Laboring Under False Assumptions

I generally tend to dismiss accusations of a widespread liberal media. Those claims almost always come from conservatives during an argument, and are generally just used as a tactic to distract from whatever issue is at hand, or to instill confusion if something unfavorable is cited as fact. As Dana Milbank of the Washington Post once observed, it’s the political equivalent of blaming the referee. I genuinely believe that the mainstream media, in general, tries to remain objective (the only possible exception is probably in cases of self-interest; I can’t believe how many times I’ve heard reporters and anchors express sympathy for Judith Miller’s situation, for example).

So I have to say that I was a little surprised to hear the amount of coverage that seemed sympathetic to the split between a few unions and majority of the AFL-CIO. Here’s a portrait from the New York Times, and here’s a story from NPR. Both articles paint a picture of personal anguish, and of a foundering movement. While the latter is certainly factual, the former probably isn’t, unless it’s intended to reflect the reported personal relationship between Andy Stern (of the Service Employee’s Union) and his former mentor, the AFL-CIO’s John Sweeney, but I doubt that. Yes, this is a big story, with possibly big implications, but why are so many of the stories personal in nature?

Let’s stop and think about this for a second – the one change in labor’s status is its ability to lobby on national issues. The split doesn’t affect overall trends in union membership, which have been on the decline for decades anyhow. The AFL-CIO is really more of a conglomerate, a union of unions. So every worker who was covered by a union’s protective umbrella still has that service when his next contract negotiation rolls around. What has changed is labor’s ability to campaign nationally – to lobby members of Congress on relevant bills, and to support Democratic candidates at a national level (so, umm, that would be presidential candidates). When you think about it that way, it’s hard to feel too badly, or to understand the personal portraits and emotions that are being drawn during this split. If, for example, the sugar, auto, or corn lobbies suddenly experienced a rift and/or decline in influence, I doubt that these portraits would be framed so compellingly. True, unions represent the interests of their members (workers), but at the national level, the efforts of the AFL-CIO are quite abstract. And make no mistake about it, the AFL-CIO doesn't lobby for workers, it lobbies for its members (in other words, probably not for you). All local concerns, immediate concerns for workers, like wages, health benefits, and the absolute inability to get fired, still reside with individual unions and contract negotiations.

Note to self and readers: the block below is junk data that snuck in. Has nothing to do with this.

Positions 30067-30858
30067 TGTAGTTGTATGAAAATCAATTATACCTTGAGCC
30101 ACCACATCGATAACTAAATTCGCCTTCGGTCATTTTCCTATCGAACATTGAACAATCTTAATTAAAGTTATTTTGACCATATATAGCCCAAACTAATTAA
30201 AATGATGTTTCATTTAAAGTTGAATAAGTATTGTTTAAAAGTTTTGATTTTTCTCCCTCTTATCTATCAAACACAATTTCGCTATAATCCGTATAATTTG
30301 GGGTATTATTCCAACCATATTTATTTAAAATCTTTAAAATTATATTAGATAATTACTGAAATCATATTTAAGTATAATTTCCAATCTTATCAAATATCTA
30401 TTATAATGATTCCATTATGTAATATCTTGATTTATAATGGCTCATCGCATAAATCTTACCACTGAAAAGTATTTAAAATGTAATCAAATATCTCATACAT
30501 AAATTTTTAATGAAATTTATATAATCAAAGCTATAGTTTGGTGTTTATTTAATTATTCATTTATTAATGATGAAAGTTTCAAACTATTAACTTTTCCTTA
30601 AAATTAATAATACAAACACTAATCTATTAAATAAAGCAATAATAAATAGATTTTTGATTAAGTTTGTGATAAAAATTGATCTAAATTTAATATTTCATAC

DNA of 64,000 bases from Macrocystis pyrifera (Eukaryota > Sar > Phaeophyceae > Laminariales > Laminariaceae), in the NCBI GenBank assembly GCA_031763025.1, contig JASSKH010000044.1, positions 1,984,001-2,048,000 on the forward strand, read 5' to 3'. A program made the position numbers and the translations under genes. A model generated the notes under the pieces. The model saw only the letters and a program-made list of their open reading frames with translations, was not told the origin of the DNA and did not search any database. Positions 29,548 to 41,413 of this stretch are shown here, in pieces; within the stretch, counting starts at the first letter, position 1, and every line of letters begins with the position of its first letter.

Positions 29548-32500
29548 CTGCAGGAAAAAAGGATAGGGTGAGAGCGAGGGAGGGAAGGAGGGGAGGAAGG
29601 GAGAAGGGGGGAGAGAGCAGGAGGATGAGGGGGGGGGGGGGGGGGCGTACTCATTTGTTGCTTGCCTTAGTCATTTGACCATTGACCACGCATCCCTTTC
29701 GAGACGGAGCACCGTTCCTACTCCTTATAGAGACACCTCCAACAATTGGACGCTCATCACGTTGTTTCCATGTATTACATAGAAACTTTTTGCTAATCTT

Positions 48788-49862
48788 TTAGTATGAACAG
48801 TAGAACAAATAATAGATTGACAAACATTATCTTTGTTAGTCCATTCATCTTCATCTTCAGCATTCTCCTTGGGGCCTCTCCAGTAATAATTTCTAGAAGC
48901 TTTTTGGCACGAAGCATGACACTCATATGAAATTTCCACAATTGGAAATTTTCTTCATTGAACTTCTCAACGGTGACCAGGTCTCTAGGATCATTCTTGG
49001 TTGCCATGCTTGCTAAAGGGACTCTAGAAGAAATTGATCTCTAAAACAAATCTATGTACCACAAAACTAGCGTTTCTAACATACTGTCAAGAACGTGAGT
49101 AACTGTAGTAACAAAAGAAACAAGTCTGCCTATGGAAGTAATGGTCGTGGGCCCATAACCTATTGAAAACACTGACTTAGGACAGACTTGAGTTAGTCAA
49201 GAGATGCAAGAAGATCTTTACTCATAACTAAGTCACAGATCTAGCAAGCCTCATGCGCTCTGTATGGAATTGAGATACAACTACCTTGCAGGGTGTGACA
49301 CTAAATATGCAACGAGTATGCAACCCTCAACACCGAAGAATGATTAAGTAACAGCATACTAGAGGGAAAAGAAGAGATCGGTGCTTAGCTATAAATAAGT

So am I trying to imply in this post that the media really does have a liberal bias? Nah, I just think that the reporters are mistaken here; they're trying to make the story more compelling, but in doing so, are falsely assuming that unionized workers have something personal at stake. I also think that the split won't be the crisis that recent reports may imply. Union membership will remain fairly steady, and Democratic candidates, particularly Congressional candidates in the Rust Belt, will continue to receive heavy support from Union households. What may change is that the Union movement might use this opportunity to reexamine its long term strategies, and maybe even reemerge as a more effective political force. I think that rumors of labor’s impending death are greatly exaggerated.


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